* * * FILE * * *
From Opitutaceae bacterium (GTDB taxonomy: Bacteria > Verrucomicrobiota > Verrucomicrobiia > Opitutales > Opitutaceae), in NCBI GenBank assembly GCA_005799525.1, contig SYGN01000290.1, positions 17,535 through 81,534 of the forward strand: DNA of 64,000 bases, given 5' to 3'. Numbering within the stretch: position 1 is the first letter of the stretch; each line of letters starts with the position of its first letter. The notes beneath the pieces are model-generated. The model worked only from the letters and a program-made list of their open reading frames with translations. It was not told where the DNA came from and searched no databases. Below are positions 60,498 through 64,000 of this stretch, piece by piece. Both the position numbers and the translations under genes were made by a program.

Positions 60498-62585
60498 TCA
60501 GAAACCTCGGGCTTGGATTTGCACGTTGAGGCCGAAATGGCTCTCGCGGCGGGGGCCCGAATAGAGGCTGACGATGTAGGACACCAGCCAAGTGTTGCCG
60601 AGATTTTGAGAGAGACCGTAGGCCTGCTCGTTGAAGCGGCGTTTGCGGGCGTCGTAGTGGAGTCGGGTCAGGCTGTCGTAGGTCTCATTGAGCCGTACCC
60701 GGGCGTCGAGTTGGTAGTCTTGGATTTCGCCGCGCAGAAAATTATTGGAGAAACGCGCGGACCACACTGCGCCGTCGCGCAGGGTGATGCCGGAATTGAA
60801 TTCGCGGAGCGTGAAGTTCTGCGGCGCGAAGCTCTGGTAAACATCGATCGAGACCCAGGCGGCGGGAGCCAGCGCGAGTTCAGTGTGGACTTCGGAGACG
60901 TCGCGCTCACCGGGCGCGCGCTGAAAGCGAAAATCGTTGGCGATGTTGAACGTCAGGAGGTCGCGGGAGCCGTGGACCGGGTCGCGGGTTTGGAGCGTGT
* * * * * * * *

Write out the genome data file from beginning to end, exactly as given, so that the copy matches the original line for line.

From Opitutaceae bacterium (GTDB taxonomy: Bacteria > Verrucomicrobiota > Verrucomicrobiia > Opitutales > Opitutaceae), in NCBI GenBank assembly GCA_005799525.1, contig SYGN01000290.1, positions 17,535 through 81,534 of the forward strand: DNA of 64,000 bases, given 5' to 3'. Numbering within the stretch: position 1 is the first letter of the stretch; each line of letters starts with the position of its first letter. The notes beneath the pieces are model-generated. The model worked only from the letters and a program-made list of their open reading frames with translations. It was not told where the DNA came from and searched no databases. Below are positions 60,498 through 64,000 of this stretch, piece by piece. Both the position numbers and the translations under genes were made by a program.

Positions 60498-62585
60498 TCA
60501 GAAACCTCGGGCTTGGATTTGCACGTTGAGGCCGAAATGGCTCTCGCGGCGGGGGCCCGAATAGAGGCTGACGATGTAGGACACCAGCCAAGTGTTGCCG
60601 AGATTTTGAGAGAGACCGTAGGCCTGCTCGTTGAAGCGGCGTTTGCGGGCGTCGTAGTGGAGTCGGGTCAGGCTGTCGTAGGTCTCATTGAGCCGTACCC
60701 GGGCGTCGAGTTGGTAGTCTTGGATTTCGCCGCGCAGAAAATTATTGGAGAAACGCGCGGACCACACTGCGCCGTCGCGCAGGGTGATGCCGGAATTGAA
60801 TTCGCGGAGCGTGAAGTTCTGCGGCGCGAAGCTCTGGTAAACATCGATCGAGACCCAGGCGGCGGGAGCCAGCGCGAGTTCAGTGTGGACTTCGGAGACG
60901 TCGCGCTCACCGGGCGCGCGCTGAAAGCGAAAATCGTTGGCGATGTTGAACGTCAGGAGGTCGCGGGAGCCGTGGACCGGGTCGCGGGTTTGGAGCGTGT